Belvedere Hotel’s remnants set to be demolished
All it will take is about 45 truckloads to remove what is left of the 115-year-old Belvedere Hotel in Oklahoma Borough.
Demolition starts Wednesday and is expected to last until Sept. 30, closing Orr Avenue from Route 66 to Hancock Avenue.
The 11,000 motorists who travel Route 66 will not be impacted.
However, areas around the hotel will be off-limits to spectators for safety reasons during the demolition.
Stamped tin ceiling tiles and box springs are among the few surviving artifacts mixed in with large piles of charred wood after a blaze destroyed the local landmark July 24. State police continue to investigate to determine the cause.
Tiny Oklahoma Borough declared an emergency to take down the hotel ruins, just feet away from Route 66 and Orr Avenue. It got help from Westmoreland County with its redevelopment authority finding $75,000, while the borough pitched in $10,000.
“The project was deemed of high importance,” said Hallie Chatfield, revitalization coordinator for Westmoreland County’s redevelopment authority.
“This is a major coordinated effort among Westmoreland County, the Redevelopment Authority, Oklahoma Borough, PennDOT and the Pennsylvania Department of Environmental Protection to find the means and methods to get the job done,” she said.
Although Oklahoma Borough determined the hotel was unfit to live in several years ago, the dangerous condition of the structure prevented a series of tests for asbestos, which is assumed to be present given the age of the building.
DEP has declared the hotel remains “hazardous waste.”
Adhering to state requirements to prevent public exposure to asbestos, the hotel debris will be misted down during excavation, said Lee Schumaker, code enforcement officer for Oklahoma Borough and the demolition project coordinator.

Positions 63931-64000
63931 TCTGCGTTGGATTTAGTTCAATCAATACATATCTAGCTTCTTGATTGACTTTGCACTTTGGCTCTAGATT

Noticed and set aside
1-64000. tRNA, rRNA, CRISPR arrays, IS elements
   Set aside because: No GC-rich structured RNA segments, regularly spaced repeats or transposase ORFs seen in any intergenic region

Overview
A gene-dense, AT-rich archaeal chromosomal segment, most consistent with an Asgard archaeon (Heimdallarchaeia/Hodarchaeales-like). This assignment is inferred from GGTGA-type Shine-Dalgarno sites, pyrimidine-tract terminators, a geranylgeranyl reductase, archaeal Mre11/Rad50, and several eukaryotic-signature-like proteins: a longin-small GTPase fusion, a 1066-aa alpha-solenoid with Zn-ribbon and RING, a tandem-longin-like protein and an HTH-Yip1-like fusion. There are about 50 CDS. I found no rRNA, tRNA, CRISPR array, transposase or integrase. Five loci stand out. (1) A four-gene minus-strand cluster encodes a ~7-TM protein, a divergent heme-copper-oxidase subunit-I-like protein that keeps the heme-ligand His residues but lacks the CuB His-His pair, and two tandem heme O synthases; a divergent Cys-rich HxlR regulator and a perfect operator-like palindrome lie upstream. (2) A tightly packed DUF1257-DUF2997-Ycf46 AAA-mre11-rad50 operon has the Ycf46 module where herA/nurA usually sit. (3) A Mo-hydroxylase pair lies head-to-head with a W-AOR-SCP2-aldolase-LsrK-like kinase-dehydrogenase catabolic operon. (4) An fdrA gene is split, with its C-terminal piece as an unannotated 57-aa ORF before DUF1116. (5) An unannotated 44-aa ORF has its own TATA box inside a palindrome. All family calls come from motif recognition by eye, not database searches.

Additionally, there will be three or four air quality monitors for sampling, he said. A DEP representative will be on site during the demolition.
McCutcheon Enterprises Inc. of Allegheny Township was awarded the demolition contract, removing the debris and handling the asbestos.
Debris will be transported in covered trucks and taken to Greenridge landfill in Scottdale, Chatfield said.
Although Orr Avenue will be closed for several weeks, the demolition and removal of debris could be complete in a shorter period, Schumaker said.
For such a long-lived icon brimming with content, ite are few discernible remnants left. Among the charred debris, the most prevalent and recognizable items are the embossed decorative tin ceiling tiles. The walls of the first floor also were covered in ornamental tin. That floor once included an ice cream parlor, dining room and bar.
“They didn’t call it the Tin Hut for nothing,” Schumaker said.
More than one kitchen sink made it through the inferno that engulfed the four-story wood-frame hotel in less than 10 minutes. A less exotic item visible after the fire is a refrigerator previously visible on the second-floor porch. The blaze reduced it to a barely recognizable heap of metal.
What is most interesting about the site are the stone walls revealed behind the building, some of which are set like steps, providing room for more expansive floors at the top of the building.
For now, the stone walls will stay, Schumaker said, because they are believed to be stabilizing the hillside.
All stone at the site has tested negative for asbestos.
Mary Ann Thomas is a Tribune-Review staff writer. You can contact Mary at 724-226-4691, [email protected] or via Twitter .